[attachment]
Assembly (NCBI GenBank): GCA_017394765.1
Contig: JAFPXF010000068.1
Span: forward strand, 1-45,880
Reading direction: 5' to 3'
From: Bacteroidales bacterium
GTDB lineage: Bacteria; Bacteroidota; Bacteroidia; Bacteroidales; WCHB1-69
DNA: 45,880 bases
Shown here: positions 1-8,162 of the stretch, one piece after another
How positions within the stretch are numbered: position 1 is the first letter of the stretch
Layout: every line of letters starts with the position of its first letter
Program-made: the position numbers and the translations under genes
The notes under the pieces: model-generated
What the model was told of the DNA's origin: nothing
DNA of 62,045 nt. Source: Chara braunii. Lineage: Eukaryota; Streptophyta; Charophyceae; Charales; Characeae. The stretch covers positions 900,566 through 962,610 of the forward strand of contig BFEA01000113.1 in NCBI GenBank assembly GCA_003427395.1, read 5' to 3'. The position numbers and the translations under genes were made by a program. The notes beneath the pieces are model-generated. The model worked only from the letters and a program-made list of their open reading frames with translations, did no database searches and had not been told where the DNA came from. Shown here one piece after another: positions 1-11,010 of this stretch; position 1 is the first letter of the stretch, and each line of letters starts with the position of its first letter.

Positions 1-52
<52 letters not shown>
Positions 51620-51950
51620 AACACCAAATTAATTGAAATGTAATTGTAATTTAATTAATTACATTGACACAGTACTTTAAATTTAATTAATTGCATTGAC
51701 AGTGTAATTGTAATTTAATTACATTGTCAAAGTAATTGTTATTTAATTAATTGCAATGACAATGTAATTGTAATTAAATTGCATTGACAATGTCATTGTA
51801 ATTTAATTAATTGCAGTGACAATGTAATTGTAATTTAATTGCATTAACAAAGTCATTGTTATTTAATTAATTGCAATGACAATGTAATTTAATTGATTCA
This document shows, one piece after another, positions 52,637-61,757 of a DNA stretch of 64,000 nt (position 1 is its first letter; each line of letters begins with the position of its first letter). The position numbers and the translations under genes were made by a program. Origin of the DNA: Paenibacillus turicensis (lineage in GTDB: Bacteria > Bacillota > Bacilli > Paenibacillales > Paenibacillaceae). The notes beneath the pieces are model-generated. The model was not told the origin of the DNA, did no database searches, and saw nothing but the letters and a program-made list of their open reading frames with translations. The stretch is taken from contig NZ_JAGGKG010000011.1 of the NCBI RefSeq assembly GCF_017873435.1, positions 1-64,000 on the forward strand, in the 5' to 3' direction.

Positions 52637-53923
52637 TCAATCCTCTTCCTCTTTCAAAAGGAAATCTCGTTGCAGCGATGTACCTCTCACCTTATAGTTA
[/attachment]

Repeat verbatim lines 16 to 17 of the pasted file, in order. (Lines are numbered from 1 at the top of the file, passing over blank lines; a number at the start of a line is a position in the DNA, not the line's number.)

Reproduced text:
<52 letters not shown>
Positions 51620-51950